A missing link in the history of Fairfield has been restored.
St Peter’s Church has re-hung a marble memorial tablet in memory of the Swann family - about whom it was once said: ‘There’s been a Swann in Fairfield as long as there’s been a Common’- which had been in storage for half a century.
It was restored to its rightful place as part of the church’s Petertide celebrations.
Removed in 1959 along with a section of rotten wood which was removed from the south transept wall, it marks the memory of the Swann family who were benefactors of Fairfield Church and the Parish for more than 300 years.
The first name on the tablet is that of Joseph Swann, of whom little is known other than that he was born in Fairfield in 1806 and was the Village Schoolmaster in 1834. In the 1841 Census returns he was listed as Schoolmaster living in Fairfield Village with his wife and children, all of whose names can be found on the newly erected memorial tablet.
It is possible that he and his family lived near where the Devonshire Arms is today where once there stood a row of single storey cottages. The school in which he taught would have pre-dated the North Road School built in 1862, with additions later and was demolished in 1977.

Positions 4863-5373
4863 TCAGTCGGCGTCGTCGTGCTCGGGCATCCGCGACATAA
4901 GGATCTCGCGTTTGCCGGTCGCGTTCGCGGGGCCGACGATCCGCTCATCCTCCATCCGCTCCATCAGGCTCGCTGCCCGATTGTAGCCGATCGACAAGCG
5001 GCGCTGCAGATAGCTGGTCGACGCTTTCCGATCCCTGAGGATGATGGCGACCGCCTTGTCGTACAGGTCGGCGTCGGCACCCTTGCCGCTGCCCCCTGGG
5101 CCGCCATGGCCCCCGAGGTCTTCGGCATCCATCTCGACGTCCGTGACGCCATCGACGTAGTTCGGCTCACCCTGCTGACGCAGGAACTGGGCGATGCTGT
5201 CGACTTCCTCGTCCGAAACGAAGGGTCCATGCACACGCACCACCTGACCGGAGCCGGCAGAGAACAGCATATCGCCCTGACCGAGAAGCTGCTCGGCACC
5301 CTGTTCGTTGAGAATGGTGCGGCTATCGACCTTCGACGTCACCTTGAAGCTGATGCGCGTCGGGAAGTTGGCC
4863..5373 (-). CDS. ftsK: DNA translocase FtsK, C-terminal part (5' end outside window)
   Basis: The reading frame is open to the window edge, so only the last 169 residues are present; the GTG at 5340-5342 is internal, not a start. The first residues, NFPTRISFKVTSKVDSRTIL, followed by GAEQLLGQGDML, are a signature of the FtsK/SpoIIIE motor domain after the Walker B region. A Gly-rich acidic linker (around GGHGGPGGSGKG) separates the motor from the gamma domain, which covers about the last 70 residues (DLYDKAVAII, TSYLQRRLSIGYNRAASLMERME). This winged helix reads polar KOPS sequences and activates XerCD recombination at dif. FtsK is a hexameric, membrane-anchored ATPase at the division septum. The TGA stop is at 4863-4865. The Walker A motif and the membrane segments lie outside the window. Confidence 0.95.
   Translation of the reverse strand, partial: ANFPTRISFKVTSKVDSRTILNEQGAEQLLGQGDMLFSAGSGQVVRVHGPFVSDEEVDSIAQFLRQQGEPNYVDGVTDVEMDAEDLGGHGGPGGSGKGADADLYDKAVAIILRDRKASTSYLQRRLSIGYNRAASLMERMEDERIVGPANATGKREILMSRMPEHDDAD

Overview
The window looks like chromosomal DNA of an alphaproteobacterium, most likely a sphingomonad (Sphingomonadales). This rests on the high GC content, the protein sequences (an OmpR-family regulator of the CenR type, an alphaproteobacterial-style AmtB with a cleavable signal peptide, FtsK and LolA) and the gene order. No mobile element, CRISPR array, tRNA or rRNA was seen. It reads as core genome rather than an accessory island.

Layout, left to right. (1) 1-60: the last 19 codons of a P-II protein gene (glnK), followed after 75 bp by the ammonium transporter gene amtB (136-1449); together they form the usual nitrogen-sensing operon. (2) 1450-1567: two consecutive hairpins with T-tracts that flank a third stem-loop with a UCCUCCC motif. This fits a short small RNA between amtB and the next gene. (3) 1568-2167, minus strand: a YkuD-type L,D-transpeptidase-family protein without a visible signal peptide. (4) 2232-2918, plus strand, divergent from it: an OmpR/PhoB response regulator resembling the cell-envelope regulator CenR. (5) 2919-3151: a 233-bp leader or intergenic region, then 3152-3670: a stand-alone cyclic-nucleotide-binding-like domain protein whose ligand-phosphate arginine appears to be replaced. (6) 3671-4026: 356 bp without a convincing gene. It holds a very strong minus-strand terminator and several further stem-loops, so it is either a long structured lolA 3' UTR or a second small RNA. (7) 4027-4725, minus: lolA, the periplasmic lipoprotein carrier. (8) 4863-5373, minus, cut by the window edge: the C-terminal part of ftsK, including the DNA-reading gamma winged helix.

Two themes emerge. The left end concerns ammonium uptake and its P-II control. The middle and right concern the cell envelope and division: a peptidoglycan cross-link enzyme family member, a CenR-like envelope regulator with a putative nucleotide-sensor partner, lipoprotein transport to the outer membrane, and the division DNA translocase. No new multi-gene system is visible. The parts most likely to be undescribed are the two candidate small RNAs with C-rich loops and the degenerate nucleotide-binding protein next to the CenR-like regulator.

Tradition has it that it was Joseph Swann who designed the existing 1839 church as the previous church building had fallen into disrepair. Joseph Swann died in 1843 at the age of 38.
More is known about his youngest child, and only son Rowland, named after his great grandfather, a significant educational benefactor to Fairfield Church. Rowland Swann was born in 1837 and became an active member of the School Trustees from 1864 until 1893.
He was also a member of the Fairfield Local Board, when Fairfield had its own Town Council, and his obituary refers to a saying which quoted “There has been a Swann in Fairfield as long as there has been a Common.”
One of Rowland Swann’s legacies to the area can still be seen today. Rowland farmed at Lowfoot, a farm off Redgap Lane, Green Fairfield, until his death in June 1912. In 1895 following archaeological excavations by Micah Hall of the former Bronze Age barrow, trees were planted on the Great Low, known as Skeleton Wood, which can be seen across Buxton and beyond today almost 120 years on.
The Reverend Carl Edwards, Vicar of Fairfield, said: “As a church community, we are delighted that we can replace this missing link with the history of the church in Fairfield.
“We are also very pleased that the cost of re-hanging the memorial tablet has been paid for by a local historian, who is a good friend of St Peter’s Fairfield”.